Humidity and temperature effects on respiratory pattern in the worker caste of the termite Hodotermes Mossambicus (Hagen)

Show simple item record Inder, Isabelle Maxine 2014-01-09T08:17:37Z 2014-01-09T08:17:37Z 2014-01-09
dc.identifier.uri http://hdl.handle.net10539/13398
dc.description Dissertation submitted to the Faculty of Science, University of the Witwatersrand, in fulfillment of the requirements for the degree of Master of Science. Johannesburg, 2013. en_ZA
dc.description.abstract The evolutionary genesis and the current adaptive significance of the use of the discontinuous gas exchange cycle (DGC) for respiration by insects is the subject of intense debate. Most current research centers on three adaptive hypotheses and one non-adaptive hypothesis; these are the hygric hypothesis, the chthonic hypothesis, the oxidative-damage hypothesis and the emergent-property hypothesis respectively. Workers of the harvester termite, Hodotermes mossambicus were selected as a model to test three of these hypotheses. The respiratory patterns of workers, investigated using flow-through respirometry, were obtained at 0 % relative humidity (RH), 100 % RH, at 100 % O2 and under varying temperature to evaluate the assumptions of the various hypotheses. A change in ambient humidity had no impact on metabolic rate (VCO2), coefficient of variation (CV) or the pattern of gas exchange but only influenced the amount of water loss experienced by workers. Major workers exposed to hyperoxia (100 % O2) responded by increasing spiracular control and constriction through the use of cyclic gas exchange thereby protecting their interior against the toxic effects of O2. As VCO2 increased in response to increasing temperature, the gas exchange pattern displayed by workers transitioned from a modified DGC through cyclic to continuous gas exchange. A true DGC, defined as showing all three phases and a CV value close to 2, was not expressed under any of the experimental conditions. The results of this study support the oxidative-damage and emergent-property hypotheses but not the hygric hypothesis. The workers of H. mossambicus spend only brief periods above ground before returning to the refuge of their underground nests and as such there is probably little selective advantage to the DGC for limiting respiratory water loss. The conclusion drawn from the study of termite workers is that changes in respiratory patterns are most likely an emergent property of the insects’ nervous and respiratory systems and spiracular control also serves to limit oxidative damage. en_ZA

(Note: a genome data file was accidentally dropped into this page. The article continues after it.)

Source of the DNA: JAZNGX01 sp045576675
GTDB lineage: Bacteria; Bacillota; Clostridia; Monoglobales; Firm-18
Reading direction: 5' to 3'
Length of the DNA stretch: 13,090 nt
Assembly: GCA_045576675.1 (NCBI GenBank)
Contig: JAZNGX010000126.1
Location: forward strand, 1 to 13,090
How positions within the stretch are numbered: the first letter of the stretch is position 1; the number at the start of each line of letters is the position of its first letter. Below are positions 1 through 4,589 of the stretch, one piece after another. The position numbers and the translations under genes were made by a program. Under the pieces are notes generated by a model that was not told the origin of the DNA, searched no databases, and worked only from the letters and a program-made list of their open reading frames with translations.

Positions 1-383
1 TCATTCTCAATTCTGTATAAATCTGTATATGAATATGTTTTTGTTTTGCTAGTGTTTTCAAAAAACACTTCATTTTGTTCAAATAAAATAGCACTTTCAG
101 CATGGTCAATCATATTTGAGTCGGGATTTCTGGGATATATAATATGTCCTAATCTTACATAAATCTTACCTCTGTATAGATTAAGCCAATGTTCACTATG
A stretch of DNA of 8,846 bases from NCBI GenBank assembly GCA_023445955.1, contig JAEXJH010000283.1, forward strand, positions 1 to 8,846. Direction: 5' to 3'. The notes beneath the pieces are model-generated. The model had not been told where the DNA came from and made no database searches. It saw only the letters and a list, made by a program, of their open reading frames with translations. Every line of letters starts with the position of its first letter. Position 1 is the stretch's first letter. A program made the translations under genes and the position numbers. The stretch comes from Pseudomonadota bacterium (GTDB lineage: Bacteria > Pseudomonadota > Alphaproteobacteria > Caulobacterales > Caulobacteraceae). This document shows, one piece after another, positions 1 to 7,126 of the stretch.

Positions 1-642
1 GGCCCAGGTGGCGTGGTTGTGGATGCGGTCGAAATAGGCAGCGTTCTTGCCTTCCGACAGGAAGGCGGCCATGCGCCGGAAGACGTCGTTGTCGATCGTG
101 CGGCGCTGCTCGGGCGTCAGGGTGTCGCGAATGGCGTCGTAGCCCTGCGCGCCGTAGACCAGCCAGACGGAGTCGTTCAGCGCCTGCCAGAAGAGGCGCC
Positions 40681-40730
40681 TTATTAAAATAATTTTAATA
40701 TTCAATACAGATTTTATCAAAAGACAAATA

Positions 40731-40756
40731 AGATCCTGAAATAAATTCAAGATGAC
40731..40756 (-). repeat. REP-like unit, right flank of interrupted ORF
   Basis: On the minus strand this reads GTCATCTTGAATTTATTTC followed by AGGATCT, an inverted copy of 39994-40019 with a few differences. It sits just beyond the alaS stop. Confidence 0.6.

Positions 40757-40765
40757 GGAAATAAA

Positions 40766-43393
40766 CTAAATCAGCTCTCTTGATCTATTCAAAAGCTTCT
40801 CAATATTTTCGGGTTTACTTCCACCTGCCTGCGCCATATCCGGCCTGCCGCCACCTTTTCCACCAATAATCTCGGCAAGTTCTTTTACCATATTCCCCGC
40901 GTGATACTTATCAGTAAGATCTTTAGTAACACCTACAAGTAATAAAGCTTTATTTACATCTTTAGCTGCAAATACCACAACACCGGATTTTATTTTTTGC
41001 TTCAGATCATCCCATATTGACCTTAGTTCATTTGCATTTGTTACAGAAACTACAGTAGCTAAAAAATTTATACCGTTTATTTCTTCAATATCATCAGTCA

dc.language.iso en en_ZA
dc.subject.lcsh Termites.
dc.subject.lcsh Workers (Insects).
dc.subject.lcsh Termites - Effects of temperature on.
dc.subject.lcsh Termites - Effects of humidity on.
dc.title Humidity and temperature effects on respiratory pattern in the worker caste of the termite Hodotermes Mossambicus (Hagen) en_ZA
dc.type Thesis en_ZA

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